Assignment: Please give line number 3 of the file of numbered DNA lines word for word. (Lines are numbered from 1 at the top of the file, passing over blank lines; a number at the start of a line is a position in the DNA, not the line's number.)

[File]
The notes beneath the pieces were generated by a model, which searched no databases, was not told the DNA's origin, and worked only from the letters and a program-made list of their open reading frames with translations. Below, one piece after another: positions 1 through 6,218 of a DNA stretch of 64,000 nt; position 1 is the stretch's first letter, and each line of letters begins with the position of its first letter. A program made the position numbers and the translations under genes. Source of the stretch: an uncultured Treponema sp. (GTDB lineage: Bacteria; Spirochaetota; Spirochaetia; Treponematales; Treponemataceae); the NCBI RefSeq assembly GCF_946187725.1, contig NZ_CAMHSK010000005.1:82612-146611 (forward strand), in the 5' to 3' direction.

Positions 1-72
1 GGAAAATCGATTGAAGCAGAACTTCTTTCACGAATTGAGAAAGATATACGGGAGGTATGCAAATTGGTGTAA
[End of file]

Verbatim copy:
1 GGAAAATCGATTGAAGCAGAACTTCTTTCACGAATTGAGAAAGATATACGGGAGGTATGCAAATTGGTGTAA